Crow Autumn is the latest album by English composer Richard Skelton, who releases haunting and evocative music under a variety of guises through his own much-acclaimed Sustain-Release Private Press. From Clouwbeck to Heidika, Carousell to Riftmusic, his recordings brim with intensity and stark beauty, redolent of the landscapes that inspire them.
Recording here as A Broken Consort – his most prolific and successful pseudonym – Skelton expertly builds on the achievements of last year’s Box Of Birch, creating a dense-yet-delicate weave of textures from a broad palette of acoustic instruments, including guitar, mandolin, piano, violin and accordion. The result is a stunning sequence of swells and eddies, culminating in the orchestral intensity of ‘The River’, with its torrent of interleaved violin melodies and seething undertow.
With Crow Autumn, Skelton has created a work of enduring beauty that should firmly establish him as one of England’s most uniquely talented contemporary artists, capable of rendering with a fine brush the visceral majesty of the natural landscape.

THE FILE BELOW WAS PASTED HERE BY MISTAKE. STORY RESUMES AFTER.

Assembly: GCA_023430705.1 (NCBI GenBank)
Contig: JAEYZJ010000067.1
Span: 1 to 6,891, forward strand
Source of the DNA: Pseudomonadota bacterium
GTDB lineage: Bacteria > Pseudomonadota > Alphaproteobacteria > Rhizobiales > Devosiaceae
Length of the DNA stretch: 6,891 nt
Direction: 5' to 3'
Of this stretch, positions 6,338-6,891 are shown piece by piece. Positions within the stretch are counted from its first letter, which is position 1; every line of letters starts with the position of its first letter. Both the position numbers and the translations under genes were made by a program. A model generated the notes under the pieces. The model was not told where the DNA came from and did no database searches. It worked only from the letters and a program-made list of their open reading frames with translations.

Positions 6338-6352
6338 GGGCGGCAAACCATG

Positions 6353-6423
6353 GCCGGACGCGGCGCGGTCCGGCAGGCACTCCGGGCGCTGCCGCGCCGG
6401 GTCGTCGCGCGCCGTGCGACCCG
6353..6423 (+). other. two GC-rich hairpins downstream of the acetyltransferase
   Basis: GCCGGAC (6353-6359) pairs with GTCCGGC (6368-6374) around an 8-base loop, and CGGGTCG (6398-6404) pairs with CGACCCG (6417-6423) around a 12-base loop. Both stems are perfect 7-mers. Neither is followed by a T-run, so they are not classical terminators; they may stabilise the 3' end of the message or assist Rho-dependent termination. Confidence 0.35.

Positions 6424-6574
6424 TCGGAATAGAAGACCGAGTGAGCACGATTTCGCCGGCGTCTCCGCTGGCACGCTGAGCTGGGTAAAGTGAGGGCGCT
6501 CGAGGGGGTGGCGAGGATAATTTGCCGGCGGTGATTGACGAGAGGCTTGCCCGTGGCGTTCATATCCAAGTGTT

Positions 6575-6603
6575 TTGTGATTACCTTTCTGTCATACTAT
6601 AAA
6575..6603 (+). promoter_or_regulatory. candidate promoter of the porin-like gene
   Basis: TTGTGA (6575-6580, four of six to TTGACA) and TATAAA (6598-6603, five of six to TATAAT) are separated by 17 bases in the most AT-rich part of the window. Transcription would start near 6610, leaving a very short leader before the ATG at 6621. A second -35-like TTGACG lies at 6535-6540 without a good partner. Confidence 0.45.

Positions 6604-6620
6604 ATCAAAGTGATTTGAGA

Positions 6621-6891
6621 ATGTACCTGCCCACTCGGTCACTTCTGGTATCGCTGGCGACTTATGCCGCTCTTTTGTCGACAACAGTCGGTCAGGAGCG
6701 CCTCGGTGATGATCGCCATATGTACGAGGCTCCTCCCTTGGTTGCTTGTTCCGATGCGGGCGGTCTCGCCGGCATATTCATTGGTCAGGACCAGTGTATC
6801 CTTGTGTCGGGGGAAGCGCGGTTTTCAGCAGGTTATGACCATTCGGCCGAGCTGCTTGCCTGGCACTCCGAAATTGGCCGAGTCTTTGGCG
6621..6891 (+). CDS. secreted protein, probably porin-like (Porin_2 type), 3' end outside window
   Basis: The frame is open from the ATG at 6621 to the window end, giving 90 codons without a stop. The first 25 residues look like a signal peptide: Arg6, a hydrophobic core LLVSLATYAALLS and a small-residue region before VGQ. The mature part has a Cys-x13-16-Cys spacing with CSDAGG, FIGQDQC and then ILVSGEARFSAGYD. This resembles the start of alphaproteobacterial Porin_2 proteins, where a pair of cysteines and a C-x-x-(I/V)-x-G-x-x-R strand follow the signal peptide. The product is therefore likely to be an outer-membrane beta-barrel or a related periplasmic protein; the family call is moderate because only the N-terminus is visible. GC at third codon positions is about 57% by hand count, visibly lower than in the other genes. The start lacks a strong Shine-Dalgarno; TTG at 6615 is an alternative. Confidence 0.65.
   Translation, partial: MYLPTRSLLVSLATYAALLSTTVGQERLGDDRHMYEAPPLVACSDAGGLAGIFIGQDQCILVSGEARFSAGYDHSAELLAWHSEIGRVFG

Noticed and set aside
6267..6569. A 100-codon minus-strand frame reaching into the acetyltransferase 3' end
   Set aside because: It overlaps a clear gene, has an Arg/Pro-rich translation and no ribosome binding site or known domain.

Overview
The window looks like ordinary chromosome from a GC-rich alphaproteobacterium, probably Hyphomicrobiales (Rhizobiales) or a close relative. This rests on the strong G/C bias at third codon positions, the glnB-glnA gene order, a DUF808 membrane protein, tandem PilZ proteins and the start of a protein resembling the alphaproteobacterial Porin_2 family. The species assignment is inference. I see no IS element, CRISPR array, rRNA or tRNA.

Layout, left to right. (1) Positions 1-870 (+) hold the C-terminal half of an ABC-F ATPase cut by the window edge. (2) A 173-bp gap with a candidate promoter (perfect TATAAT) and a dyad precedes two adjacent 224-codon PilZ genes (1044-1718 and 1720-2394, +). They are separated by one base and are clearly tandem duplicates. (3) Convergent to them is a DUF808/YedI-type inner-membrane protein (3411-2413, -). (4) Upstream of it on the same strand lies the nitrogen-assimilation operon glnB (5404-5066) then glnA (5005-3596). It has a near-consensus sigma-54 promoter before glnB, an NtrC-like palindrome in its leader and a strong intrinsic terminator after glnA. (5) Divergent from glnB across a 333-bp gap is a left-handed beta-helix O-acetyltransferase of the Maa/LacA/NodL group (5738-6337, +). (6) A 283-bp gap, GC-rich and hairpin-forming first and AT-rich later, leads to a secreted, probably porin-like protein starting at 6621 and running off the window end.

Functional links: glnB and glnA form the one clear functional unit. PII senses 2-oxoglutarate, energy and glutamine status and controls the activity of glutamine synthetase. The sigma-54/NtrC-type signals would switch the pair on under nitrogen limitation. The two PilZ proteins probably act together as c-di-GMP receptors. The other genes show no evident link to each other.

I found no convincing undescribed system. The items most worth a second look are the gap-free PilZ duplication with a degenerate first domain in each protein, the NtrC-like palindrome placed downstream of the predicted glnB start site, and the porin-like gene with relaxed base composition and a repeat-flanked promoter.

Followers of Skelton’s Sustain-Release catalogue will notice that limited CD-R editions called Crow Autumn and Crow Autumn Part Two have already been released in 2007 and 2009, respectively, but this new Tompkins Square volume finds the composer reworking the material. For example, the first Crow Autumn consisted of a single twenty-minute track, but here the piece is split into a shorter sequence of tracks (‘Day Reveals’, ‘A Mercy Kill’ and ‘Like Rain’) before Crow Autumn Part Two reappears in its entirety, suffixed by new piece, ‘Leaves’.
In compositional terms you might think of Skelton in the same way as you would Wiliam Basinski, for example: here’s an artist who has spent their career honing their own specific oeuvre using a very personal set of techniques. If you’ve been keeping up with his recent run of releases you won’t necessarily find a radical change of course for Crow Autumn, but you will be in for a glorious forty-five minutes of passionately performed, wonderfully organic string music that sounds utterly unlike anyone else.
To enjoy this album to its full potential, lock yourself away in a room and plug in with a pair of headphones.
Links: Sustain release